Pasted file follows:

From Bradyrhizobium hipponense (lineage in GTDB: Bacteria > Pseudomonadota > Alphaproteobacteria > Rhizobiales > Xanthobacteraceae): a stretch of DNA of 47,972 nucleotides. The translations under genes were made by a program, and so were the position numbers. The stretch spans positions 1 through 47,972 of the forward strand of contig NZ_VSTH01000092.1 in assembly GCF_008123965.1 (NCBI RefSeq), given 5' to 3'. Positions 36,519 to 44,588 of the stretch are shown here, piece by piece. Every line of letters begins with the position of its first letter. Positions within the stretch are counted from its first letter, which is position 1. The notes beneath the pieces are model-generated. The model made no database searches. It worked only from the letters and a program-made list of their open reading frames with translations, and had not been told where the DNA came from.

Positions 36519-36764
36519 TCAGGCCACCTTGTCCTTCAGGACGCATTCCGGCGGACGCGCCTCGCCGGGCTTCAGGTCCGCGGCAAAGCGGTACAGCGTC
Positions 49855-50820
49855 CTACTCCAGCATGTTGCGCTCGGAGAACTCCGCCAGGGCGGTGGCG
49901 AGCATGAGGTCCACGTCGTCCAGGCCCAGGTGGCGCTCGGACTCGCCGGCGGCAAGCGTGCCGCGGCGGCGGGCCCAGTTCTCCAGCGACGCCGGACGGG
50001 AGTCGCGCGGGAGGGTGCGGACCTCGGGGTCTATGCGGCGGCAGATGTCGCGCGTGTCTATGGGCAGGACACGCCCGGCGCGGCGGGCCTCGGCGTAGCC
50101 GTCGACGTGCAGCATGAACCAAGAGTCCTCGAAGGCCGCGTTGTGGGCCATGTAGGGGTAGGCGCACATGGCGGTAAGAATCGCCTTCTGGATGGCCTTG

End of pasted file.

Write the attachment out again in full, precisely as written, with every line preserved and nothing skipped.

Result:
From Bradyrhizobium hipponense (lineage in GTDB: Bacteria > Pseudomonadota > Alphaproteobacteria > Rhizobiales > Xanthobacteraceae): a stretch of DNA of 47,972 nucleotides. The translations under genes were made by a program, and so were the position numbers. The stretch spans positions 1 through 47,972 of the forward strand of contig NZ_VSTH01000092.1 in assembly GCF_008123965.1 (NCBI RefSeq), given 5' to 3'. Positions 36,519 to 44,588 of the stretch are shown here, piece by piece. Every line of letters begins with the position of its first letter. Positions within the stretch are counted from its first letter, which is position 1. The notes beneath the pieces are model-generated. The model made no database searches. It worked only from the letters and a program-made list of their open reading frames with translations, and had not been told where the DNA came from.

Positions 36519-36764
36519 TCAGGCCACCTTGTCCTTCAGGACGCATTCCGGCGGACGCGCCTCGCCGGGCTTCAGGTCCGCGGCAAAGCGGTACAGCGTC
Positions 49855-50820
49855 CTACTCCAGCATGTTGCGCTCGGAGAACTCCGCCAGGGCGGTGGCG
49901 AGCATGAGGTCCACGTCGTCCAGGCCCAGGTGGCGCTCGGACTCGCCGGCGGCAAGCGTGCCGCGGCGGCGGGCCCAGTTCTCCAGCGACGCCGGACGGG
50001 AGTCGCGCGGGAGGGTGCGGACCTCGGGGTCTATGCGGCGGCAGATGTCGCGCGTGTCTATGGGCAGGACACGCCCGGCGCGGCGGGCCTCGGCGTAGCC
50101 GTCGACGTGCAGCATGAACCAAGAGTCCTCGAAGGCCGCGTTGTGGGCCATGTAGGGGTAGGCGCACATGGCGGTAAGAATCGCCTTCTGGATGGCCTTG